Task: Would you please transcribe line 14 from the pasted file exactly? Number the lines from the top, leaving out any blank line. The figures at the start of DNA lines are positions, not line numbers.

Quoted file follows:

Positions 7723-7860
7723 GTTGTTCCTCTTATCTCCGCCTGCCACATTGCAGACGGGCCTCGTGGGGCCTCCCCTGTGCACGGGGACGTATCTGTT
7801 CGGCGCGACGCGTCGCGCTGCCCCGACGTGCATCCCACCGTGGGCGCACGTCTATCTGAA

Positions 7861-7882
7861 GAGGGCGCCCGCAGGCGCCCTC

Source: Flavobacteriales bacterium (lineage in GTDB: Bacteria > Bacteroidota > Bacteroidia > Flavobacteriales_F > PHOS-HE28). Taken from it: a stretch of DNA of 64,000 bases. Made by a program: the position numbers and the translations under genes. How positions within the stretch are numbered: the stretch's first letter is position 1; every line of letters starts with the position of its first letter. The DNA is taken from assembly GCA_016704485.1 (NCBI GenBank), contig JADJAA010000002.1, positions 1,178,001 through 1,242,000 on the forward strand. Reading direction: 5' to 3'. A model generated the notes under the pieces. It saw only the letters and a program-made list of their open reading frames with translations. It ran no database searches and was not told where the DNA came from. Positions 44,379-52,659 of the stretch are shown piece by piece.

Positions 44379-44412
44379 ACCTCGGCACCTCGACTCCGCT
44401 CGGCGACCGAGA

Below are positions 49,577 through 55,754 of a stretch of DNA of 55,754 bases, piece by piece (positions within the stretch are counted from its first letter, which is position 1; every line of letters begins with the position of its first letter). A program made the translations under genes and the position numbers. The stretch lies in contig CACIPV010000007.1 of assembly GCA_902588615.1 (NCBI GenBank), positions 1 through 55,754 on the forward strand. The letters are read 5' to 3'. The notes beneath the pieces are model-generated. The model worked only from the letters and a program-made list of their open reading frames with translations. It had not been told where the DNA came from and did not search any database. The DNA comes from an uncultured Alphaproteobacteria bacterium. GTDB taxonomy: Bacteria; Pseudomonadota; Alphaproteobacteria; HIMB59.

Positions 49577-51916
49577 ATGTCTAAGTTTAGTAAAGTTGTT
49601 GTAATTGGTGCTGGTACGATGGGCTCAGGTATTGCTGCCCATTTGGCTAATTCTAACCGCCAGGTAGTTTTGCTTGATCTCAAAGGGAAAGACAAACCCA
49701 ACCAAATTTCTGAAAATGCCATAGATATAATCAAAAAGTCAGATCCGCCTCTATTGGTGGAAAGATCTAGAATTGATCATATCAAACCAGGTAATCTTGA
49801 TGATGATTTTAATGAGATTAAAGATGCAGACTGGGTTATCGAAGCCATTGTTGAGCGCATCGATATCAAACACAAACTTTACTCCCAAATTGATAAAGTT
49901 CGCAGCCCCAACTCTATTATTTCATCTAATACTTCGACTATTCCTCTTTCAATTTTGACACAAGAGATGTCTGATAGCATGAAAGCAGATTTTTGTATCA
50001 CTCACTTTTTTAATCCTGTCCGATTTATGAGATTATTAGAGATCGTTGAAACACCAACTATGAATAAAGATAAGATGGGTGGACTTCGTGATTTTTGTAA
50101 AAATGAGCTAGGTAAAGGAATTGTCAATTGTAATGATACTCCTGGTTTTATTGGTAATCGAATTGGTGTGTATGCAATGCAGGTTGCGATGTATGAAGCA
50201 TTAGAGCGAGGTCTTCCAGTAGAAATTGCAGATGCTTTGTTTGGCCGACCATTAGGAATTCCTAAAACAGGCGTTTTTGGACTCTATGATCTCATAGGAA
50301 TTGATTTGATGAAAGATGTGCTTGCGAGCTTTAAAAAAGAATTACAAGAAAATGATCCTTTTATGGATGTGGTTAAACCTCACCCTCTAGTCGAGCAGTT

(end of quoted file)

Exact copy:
49701 ACCAAATTTCTGAAAATGCCATAGATATAATCAAAAAGTCAGATCCGCCTCTATTGGTGGAAAGATCTAGAATTGATCATATCAAACCAGGTAATCTTGA